Atomic Bamboozle
Atomic Bamboozle
Atomic Bamboozle
Atomic Bamboozle
Atomic Bamboozle
Atomic Bamboozle
Atomic Bamboozle

Atomic Bamboozle

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    • Directed by: Jan Haaken
    • Released: 2024 (educational)
    • Year of Production: 2023
Running Time: 46 min
Language: English
Subtitle Options: English Closed Captions
Subjects: Environmental Studies

ATOMIC BAMBOOZLE, a 46 minute documentary that follows anti-nuclear activists, tribal leaders, scientists and attorneys as they draw lessons from the decades-long campaign to shut down the Trojan Nuclear Power plant in Oregon and extend those lessons into a new struggle to stop small modular reactors (SMRs) from being built in the Pacific Northwest. The documentary follows activists as they expose the true costs of these small nuclear reactor designs that have been opposed by the Confederated Tribes of the Umatilla Indian Reservation (CTUIR) as well as by several other environmental groups.

As pressure mounts in the US to meet net zero carbon goals, the nuclear power industry makes its case for a nuclear “ renaissance” to solve the climate crisis, in place of the highly costly reactors shut down across many regions of the country, investors began in the early 21st century to promote small modular nuclear reactors (SMRs) as a technological solution. ATOMIC BAMBOOZLE follows anti-nuclear activist Lloyd Marbet and attorneys Greg Kafoury and Lauren Goldberg as they draw lessons from the decades-long fight to shut down the Trojan Nuclear Power plant in Oregon and expose current campaigns to revive the industry. Climate activist Cathy Sampson-Kruse (Wallulapum member of the Confederated Tribes of the Umatilla Indian Reservation) points to the buried legacy of atomic weapons production and nuclear power generation at Hanford Nuclear Reservation in Washington State and its devastating impacts on tribal communities. University of British Columbia professor M. V. Ramana, a physicist and internationally recognized scholar on nuclear power, traces the history of nuclear power generation from the 1950s to the present and takes up four main problems– costs, accidents, waste, and proliferation–and shows how the industry continues to deny or disavow these persisting problems in the much heralded generation of ”new nuclear.” Director Jan Haaken, a psychologist, brings to this history of atomic bamboozling an attentiveness to the psychological ploys of the industry.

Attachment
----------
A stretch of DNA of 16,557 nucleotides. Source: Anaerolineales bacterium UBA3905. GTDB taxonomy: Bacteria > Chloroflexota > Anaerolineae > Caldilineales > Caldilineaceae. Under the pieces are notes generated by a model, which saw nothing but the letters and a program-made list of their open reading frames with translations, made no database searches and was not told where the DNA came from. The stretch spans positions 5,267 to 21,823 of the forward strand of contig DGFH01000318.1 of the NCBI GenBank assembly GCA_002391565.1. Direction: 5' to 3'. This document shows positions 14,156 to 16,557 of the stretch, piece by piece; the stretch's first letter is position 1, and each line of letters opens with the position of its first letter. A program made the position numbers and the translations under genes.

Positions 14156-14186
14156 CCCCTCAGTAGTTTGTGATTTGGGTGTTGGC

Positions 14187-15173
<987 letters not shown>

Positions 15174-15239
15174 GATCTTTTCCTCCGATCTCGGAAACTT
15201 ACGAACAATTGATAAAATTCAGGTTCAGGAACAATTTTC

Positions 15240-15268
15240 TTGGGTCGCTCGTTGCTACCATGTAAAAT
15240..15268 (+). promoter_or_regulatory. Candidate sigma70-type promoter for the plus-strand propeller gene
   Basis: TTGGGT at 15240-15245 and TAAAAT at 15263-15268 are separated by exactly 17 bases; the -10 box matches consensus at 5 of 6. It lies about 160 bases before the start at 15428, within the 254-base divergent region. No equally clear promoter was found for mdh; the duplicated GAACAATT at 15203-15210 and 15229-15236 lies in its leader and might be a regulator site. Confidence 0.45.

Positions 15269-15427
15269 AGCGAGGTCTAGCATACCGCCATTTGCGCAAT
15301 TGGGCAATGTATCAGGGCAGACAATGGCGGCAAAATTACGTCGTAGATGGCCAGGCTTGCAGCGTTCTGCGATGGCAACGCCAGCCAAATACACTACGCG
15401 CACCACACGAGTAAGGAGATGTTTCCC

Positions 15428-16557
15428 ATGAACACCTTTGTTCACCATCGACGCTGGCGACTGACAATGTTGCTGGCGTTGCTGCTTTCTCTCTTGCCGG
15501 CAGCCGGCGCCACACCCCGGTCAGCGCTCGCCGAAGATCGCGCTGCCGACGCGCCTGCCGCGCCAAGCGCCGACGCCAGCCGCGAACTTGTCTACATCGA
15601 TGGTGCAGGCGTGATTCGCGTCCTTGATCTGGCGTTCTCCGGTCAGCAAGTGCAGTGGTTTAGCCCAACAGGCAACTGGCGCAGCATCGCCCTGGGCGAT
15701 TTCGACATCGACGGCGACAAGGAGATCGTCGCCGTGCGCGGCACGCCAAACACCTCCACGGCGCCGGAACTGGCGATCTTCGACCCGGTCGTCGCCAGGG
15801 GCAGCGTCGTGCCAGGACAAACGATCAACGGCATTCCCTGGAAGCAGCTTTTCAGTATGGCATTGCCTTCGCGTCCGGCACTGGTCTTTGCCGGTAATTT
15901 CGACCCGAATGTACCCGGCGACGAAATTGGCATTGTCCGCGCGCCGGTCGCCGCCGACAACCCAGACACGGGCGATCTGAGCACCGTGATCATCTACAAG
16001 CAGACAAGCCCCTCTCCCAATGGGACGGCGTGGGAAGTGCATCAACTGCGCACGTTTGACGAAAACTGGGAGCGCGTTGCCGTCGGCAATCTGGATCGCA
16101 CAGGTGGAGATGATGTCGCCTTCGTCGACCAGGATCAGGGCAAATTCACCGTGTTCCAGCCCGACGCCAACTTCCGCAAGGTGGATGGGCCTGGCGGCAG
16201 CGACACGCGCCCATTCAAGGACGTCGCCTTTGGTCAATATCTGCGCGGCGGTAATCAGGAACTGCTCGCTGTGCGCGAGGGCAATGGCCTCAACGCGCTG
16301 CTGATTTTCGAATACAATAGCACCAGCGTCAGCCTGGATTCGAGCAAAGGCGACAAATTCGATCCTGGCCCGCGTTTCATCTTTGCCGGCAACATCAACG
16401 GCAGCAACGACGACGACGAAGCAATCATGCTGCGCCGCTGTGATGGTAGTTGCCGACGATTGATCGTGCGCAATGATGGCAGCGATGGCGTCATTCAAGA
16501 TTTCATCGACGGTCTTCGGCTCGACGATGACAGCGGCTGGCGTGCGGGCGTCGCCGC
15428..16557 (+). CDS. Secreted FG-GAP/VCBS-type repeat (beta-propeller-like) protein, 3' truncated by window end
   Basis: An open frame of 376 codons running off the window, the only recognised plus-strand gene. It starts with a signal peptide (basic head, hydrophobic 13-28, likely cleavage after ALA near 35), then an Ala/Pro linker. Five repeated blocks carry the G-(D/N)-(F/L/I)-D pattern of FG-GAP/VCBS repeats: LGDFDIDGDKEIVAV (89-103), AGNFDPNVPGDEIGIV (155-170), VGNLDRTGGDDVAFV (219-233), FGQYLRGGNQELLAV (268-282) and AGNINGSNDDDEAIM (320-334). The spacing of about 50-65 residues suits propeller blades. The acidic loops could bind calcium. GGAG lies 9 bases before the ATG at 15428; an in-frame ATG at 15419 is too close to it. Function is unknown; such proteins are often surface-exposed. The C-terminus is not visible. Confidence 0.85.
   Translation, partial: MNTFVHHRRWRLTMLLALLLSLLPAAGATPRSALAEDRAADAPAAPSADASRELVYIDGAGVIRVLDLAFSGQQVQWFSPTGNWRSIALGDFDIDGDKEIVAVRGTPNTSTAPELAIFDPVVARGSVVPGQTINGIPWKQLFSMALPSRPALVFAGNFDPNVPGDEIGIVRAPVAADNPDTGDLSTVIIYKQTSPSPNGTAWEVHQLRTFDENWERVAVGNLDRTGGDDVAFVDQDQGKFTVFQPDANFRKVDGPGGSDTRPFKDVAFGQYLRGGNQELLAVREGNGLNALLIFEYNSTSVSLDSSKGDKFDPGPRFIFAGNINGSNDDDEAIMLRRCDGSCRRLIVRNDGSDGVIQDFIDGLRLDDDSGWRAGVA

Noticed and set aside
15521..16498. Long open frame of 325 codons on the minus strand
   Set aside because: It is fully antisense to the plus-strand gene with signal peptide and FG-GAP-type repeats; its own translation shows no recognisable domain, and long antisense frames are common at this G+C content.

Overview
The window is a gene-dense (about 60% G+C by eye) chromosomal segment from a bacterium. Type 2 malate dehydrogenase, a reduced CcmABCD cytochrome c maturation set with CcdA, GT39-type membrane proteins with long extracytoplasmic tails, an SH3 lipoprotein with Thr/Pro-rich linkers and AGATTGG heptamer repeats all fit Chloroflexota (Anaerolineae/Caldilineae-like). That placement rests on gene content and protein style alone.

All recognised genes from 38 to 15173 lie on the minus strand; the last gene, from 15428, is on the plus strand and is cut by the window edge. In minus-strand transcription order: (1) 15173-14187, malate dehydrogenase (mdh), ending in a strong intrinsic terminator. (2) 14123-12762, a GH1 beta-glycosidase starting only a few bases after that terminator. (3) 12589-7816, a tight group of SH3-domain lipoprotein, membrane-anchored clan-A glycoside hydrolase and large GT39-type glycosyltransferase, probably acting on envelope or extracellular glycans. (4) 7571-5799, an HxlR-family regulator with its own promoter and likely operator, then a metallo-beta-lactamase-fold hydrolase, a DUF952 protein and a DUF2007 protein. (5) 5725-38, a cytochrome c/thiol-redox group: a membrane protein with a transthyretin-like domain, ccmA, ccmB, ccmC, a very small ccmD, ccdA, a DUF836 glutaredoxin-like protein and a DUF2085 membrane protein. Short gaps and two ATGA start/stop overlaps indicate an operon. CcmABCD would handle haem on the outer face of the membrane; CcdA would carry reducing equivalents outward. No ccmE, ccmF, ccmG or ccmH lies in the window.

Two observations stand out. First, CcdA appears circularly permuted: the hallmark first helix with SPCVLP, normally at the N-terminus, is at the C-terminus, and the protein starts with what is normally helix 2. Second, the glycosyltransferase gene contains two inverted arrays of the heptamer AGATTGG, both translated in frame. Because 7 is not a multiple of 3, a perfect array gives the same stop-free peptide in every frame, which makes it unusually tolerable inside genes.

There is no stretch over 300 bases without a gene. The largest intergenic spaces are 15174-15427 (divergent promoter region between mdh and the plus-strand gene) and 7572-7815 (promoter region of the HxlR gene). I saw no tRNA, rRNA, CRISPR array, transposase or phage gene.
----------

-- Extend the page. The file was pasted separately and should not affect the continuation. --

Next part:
With the current rush to fund SMRs at the federal level and pressure from NuScale and other companies in Oregon to overturn state laws restricting nuclear power plants, activists and tribes consulting on the NECESSITY film asked the team to take up the issue and produce this documentary.

Special Jury Award at 2024 International Uranium Film Festival, 2024 Colorado Environmental Film Festival, 2024 Social Justice Film Festival

“A powerful and provocative film.”–Willamette Week

“An uncompromising piece of activism that’s well-crafted and urgent.” –Oregon Arts Watch

"Although its immediate intention is to prevent nuclear power plant construction in Oregon and Washington, its message is universal." –CounterPunch

"Tells the story that the nuclear power lobbyists want to nullify so as to bring back costly, dangerous, unneeded nuclear power to Oregon. Those beyond Oregon should also watch this powerful film to learn the truth behind this industry and its false claims." –Ralph Nader, Center for Study of Responsive Law

About the filmmaker 


Jan is professor emeritus of psychology at Portland State University, a clinical psychologist, and documentary filmmaker. From refugee camps, war zones and abortion clinics to drag bars, dairy farms and hip-hop clubs, her documentary films focus on people carrying out stressful jobs on the social margins and in liminal spaces. Her feature films include Queens of Heart: Community Therapists in Drag, Guilty Except for Insanity, Mind Zone: Therapists Behind the Front Lines, Our Bodies Our Doctors, and the two-part series: Necessity: Oil, Water & Climate Resistance and Necessity: Climate Justice & the Thin Green Line.

Our Bodies Our Doctors won Best Documentary Feature at the 2019 Portland International Film Festival, and Best of SIFF at the 2019 Seattle International Film Festival, where she also won the Lena Sharpe Award for Persistence of Vision.

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